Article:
Market Growth and Earnings
The U.S. stock market was positive through the second quarter of 2021, bolstered by the accelerating economic growth of the U.S. economy. JP Morgan reports that,
“Real GDP numbers for the first quarter showed a strong 6.4% annualized growth. However, April data for consumer spending, inventories, and durable goods orders reinforced our view that this growth is accelerating and that second-quarter growth could be over 10%.”
Even if the economy should begin to slow in the second half of the year, it is not unreasonable to expect the fourth quarter to grow 7.5% over 2020. Amazingly, this would essentially mark a full recovery from the pandemic-induced recession.
When markets rise to new heights, as they have recently, investors become increasingly nervous that the stock prices may be unsustainable and susceptible to correction. Markets tend to be more fragile when valuations worsen due to the earnings of the underlying companies not keeping pace with the prices of the stocks. But so far this year, earnings have recovered remarkably and year-over-year earnings growth is expected to hit an all-time high. Many sectors in the U.S. economy continued to do well during the pandemic and still show healthy revenues. Other companies are showing signs of recovery. Additionally, some companies have shown increased efficiencies, allowing the increased revenues to result in wider margins and increased earnings per share. Although valuations are historically high in the U.S., strong company fundamentals are supporting the current stock prices.
However, looking ahead, growth in the U.S. stock market may be stifled by external forces. Wage costs, higher interest rates, inflation, and, potentially, higher corporate tax rates could negatively impact future growth. Many factors have led to higher inflation but none more significant than increased consumer spending pulling against systemic supply-chain interruptions across the economy. Economics 101 teaches that an increase in demand and a decrease in supply will often result in higher prices. And while reports of rampant inflation may be somewhat overblown in the short term, there has been a material increase in prices, a 4.9% increase in May. The increase was shocking but not entirely unexpected and was due to the state of the economy in May of 2020 and the significant improvements since then. However, more important is the annualized 2.5% increase in the CPI over the last two years. This means the average consumer has seen noticeable increases in costs of goods and services dating back to 2019. Some of these price increases should be transitory but economists suggest inflation could still be 3.0%-4.0% through the end of 2021 and could remain much higher in 2022 than the Fed’s former inflation target of 2.0%.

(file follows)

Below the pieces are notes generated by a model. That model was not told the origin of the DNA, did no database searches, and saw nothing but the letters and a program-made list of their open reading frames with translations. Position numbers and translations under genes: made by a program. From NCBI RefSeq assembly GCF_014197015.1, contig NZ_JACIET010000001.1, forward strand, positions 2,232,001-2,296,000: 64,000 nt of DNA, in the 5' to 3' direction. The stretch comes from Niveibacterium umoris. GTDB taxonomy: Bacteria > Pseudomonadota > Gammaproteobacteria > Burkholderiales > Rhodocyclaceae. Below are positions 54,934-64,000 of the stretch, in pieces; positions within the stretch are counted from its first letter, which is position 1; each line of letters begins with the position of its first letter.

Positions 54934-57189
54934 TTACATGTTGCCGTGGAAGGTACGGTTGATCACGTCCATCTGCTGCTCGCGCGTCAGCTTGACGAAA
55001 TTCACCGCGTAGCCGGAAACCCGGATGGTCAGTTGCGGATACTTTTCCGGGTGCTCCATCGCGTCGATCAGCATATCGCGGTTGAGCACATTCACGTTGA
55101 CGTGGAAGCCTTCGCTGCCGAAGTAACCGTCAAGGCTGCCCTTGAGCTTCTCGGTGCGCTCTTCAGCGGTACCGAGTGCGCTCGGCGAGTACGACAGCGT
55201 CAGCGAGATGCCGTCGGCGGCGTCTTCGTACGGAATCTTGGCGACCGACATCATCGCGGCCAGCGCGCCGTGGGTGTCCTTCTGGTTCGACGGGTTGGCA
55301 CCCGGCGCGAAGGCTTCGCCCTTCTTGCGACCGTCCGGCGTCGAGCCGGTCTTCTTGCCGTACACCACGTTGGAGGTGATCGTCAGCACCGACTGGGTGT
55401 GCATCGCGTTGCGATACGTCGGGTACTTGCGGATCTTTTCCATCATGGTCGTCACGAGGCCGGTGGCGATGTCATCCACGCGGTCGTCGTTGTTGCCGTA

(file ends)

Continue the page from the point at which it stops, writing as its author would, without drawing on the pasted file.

Financial Planning Concepts
5 ways to improve your estate plan
It is common knowledge in the financial planning community that very few people LIKE working on their estate plans. And while the process may feel like a necessary evil, there are some fundamental steps you can take to help avoid a mess for your heirs after you are gone:
1. Review your estate plan with your attorney at least every 3-5 years.
A quick meeting with your attorney will keep your plan updated from both the personal and legal perspectives and provide a “tune-up” to ensure there are no surprises for your heirs. A regular review is the most crucial step in improving your plan since, of course, you cannot fix problems with your plan after you are gone.
2. Prepare a personal Net Worth Statement that includes the ownership of your assets and your beneficiary designations.
The Net Worth Statement is an essential tool for helping your Personal Representative settle your estate. It includes all your assets and all your liabilities listed by ownership. Simply knowing locations of accounts, account numbers, beneficiary designations, and ownership speeds up the settlement process and can also help avoid the risk of an account or insurance policy not being claimed and ultimately lost (or significantly delayed) in the process.
3. Regularly review the beneficiaries on all your accounts and add them when appropriate.
Naming beneficiaries on your accounts can be a powerful but sometimes dangerous planning strategy. Beneficiaries on retirement plans like 401(k)s, 403(b)s, and IRAs receive special tax treatment and the proceeds of those plans avoid the probate process when properly designated. Non-qualified accounts like bank accounts and taxable investment accounts also avoid probate when a beneficiary is added. However, a beneficiary designation may supersede the provisions of your will. Reviewing your beneficiaries and your will provisions together is the best way to use this powerful tool wisely.
4. Prepare a personal property list.
As most planners know well, families often break apart when trying to settle the sentimental items in an estate. Mom’s pie plate will always elicit more emotion than her checking account, and a well-crafted personal property list with designated heirs can help avoid the trouble that often arises. Talk with your heirs about your plans, gather feedback and write down everything you hope to designate. Most families do not expect the children to disagree, but unfortunately, it happens often.
5. Prepare the next generation for the inheritance sooner rather than later.
Wealthy families often make a mistake when they depend on the estate plan to “teach” the heirs how to manage the wealth by creating trusts to limit access, appointing trustees, and using guardians to “protect” the heirs from the hazards of wealth. “Shirtsleeves to shirtsleeves in three generations” is the adage that describes the curse in these families. Involve the children early and often and empower them with responsibility and challenges to help prepare them to take over the reins. Then, when you need help later, you can rely on your children to know exactly what to do.